Developing breakage models relating morphological data to the milling behaviour of flame synthesised titania particles


Highlights
  • A hot wall titania reactor is simulated using a detailed population balance model.
  • Breakage models are developed utilising morphological data from the particle model.
  • Models are used to relate reactor conditions to the milling behaviour of particles.
Abstract

abstractA detailed population balance model is used to relate the reactor conditions of flame synthesised titanium dioxide particles to their milling behaviour. Breakage models are developed that utilise morphological data captured by a detailed particle model to relate the structure of aggregate particles to their sizereduction behaviour in the post-synthesis milling process. Simulations of a laboratory-scale hot wall reactor are consistent with experimental data and milling curves predicted by the breakage models exhibit features consistent with experimental observations. The selected breakage model considers the overall fractal structure of the aggregate particles as well as the neck size between neighbouring primary particles. Application of the model to particles produced under different reactor residence times and temperatures demonstrates that the model can be used to relate reactor conditions to the milling performance of titanium dioxide particles.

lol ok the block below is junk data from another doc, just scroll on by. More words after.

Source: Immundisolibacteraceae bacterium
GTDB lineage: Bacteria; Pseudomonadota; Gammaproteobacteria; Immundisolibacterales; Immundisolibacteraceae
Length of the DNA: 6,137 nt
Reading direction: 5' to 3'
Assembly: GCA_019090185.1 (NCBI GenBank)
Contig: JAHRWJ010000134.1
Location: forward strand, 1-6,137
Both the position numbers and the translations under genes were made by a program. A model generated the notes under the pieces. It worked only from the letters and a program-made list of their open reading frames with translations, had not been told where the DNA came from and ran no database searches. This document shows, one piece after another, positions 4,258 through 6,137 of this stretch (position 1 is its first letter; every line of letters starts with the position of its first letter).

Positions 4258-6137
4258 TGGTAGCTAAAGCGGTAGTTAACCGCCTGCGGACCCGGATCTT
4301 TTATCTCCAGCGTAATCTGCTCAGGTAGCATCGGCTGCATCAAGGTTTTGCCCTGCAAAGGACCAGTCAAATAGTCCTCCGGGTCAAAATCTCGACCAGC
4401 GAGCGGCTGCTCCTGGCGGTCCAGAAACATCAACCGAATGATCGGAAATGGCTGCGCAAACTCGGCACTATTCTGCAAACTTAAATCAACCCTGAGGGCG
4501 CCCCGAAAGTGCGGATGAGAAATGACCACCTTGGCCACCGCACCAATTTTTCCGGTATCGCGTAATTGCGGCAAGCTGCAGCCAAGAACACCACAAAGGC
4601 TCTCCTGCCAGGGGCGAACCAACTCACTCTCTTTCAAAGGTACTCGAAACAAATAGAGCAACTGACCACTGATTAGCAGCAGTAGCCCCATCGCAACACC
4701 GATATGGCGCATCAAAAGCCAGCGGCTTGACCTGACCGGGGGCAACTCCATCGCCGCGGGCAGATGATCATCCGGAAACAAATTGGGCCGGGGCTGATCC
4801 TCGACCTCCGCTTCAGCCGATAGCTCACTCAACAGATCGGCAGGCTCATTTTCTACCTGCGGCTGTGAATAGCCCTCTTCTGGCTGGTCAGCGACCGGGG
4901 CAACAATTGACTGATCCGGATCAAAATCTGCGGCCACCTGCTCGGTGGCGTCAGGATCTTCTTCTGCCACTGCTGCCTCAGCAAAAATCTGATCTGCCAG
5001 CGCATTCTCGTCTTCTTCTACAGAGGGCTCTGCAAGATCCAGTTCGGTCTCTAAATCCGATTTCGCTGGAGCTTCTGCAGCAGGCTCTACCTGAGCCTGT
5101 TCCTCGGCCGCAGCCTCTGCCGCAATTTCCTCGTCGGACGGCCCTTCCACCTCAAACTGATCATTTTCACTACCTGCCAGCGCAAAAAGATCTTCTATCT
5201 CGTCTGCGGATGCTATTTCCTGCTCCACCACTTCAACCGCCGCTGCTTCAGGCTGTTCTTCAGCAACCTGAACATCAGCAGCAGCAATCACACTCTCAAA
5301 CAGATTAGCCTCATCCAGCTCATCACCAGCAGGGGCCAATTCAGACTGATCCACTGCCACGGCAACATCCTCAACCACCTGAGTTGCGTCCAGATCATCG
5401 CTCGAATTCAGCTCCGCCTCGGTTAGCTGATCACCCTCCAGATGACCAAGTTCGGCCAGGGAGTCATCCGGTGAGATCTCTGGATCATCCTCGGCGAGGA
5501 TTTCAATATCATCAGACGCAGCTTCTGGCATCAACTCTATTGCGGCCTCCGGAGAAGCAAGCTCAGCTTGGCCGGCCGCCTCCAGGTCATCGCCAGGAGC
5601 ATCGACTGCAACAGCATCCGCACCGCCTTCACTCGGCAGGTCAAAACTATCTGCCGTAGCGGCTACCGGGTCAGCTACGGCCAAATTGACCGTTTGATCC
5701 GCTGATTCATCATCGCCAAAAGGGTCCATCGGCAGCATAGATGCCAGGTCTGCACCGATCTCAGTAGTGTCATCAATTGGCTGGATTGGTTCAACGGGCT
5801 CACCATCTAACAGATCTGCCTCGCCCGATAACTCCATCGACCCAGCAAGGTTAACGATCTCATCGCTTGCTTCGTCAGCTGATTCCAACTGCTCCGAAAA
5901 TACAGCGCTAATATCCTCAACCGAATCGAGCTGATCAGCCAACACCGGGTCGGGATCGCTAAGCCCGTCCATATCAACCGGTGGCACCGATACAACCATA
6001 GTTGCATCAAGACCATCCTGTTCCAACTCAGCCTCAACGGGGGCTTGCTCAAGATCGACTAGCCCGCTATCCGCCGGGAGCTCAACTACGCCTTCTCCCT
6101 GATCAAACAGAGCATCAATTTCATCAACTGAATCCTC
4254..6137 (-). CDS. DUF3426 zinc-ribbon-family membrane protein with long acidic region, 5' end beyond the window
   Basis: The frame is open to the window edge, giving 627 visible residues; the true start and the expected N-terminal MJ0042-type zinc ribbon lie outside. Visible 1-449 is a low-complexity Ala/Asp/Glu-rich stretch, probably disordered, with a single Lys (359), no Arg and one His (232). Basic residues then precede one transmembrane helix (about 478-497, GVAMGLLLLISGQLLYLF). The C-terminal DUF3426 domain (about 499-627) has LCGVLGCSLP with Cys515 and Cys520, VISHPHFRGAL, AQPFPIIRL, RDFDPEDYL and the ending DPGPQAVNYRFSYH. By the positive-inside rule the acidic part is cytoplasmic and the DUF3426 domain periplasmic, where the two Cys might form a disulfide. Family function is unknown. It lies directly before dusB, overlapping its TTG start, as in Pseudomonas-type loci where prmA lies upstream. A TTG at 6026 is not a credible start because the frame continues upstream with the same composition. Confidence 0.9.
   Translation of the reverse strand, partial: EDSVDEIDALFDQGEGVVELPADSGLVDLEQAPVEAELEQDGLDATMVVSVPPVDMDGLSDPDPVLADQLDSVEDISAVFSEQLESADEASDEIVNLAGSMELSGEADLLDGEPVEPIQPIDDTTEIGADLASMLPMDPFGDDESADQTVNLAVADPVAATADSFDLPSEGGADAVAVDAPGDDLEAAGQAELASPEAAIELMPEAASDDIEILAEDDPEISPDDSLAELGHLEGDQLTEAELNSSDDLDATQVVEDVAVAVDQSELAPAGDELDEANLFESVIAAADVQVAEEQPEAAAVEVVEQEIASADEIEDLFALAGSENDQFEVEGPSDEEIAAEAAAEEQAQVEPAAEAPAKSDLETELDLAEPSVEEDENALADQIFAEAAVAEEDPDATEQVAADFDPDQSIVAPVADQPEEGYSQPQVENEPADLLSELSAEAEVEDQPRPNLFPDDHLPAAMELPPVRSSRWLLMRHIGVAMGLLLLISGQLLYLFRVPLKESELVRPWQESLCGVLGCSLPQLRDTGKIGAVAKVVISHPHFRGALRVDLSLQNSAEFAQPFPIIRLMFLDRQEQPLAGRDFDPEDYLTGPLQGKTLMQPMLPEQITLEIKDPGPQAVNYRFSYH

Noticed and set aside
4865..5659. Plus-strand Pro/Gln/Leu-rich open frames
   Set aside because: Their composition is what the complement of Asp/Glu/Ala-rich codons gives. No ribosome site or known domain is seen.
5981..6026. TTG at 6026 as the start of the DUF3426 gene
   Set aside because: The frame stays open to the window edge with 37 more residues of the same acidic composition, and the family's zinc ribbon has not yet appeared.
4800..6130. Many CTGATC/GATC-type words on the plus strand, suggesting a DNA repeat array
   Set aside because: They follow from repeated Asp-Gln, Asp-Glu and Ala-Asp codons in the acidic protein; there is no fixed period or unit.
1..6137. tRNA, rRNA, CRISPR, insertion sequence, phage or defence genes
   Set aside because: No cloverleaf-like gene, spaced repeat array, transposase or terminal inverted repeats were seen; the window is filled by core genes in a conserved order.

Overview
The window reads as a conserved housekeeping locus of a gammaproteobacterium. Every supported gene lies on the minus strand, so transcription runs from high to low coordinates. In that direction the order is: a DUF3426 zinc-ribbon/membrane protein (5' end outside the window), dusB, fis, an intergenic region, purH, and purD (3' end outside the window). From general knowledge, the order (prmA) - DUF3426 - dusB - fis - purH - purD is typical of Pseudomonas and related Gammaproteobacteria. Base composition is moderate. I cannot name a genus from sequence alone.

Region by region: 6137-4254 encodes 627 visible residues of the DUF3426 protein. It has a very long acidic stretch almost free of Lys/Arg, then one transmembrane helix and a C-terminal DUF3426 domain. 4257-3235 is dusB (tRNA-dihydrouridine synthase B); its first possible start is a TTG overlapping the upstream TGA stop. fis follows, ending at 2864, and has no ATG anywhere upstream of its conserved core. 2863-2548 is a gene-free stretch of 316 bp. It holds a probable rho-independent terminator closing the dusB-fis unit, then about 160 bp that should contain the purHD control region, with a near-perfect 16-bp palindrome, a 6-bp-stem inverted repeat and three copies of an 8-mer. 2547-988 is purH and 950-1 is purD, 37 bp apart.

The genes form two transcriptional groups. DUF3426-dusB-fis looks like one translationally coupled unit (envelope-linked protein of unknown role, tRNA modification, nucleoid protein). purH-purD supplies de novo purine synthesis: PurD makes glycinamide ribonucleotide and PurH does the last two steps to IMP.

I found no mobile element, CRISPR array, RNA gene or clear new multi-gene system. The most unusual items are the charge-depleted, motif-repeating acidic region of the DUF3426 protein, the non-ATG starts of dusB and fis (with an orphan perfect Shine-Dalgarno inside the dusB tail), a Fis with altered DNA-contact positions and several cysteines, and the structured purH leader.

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Keywords: titania, population balance, breakage, milling

Associated Projects: Nanoparticles and Particle Processes

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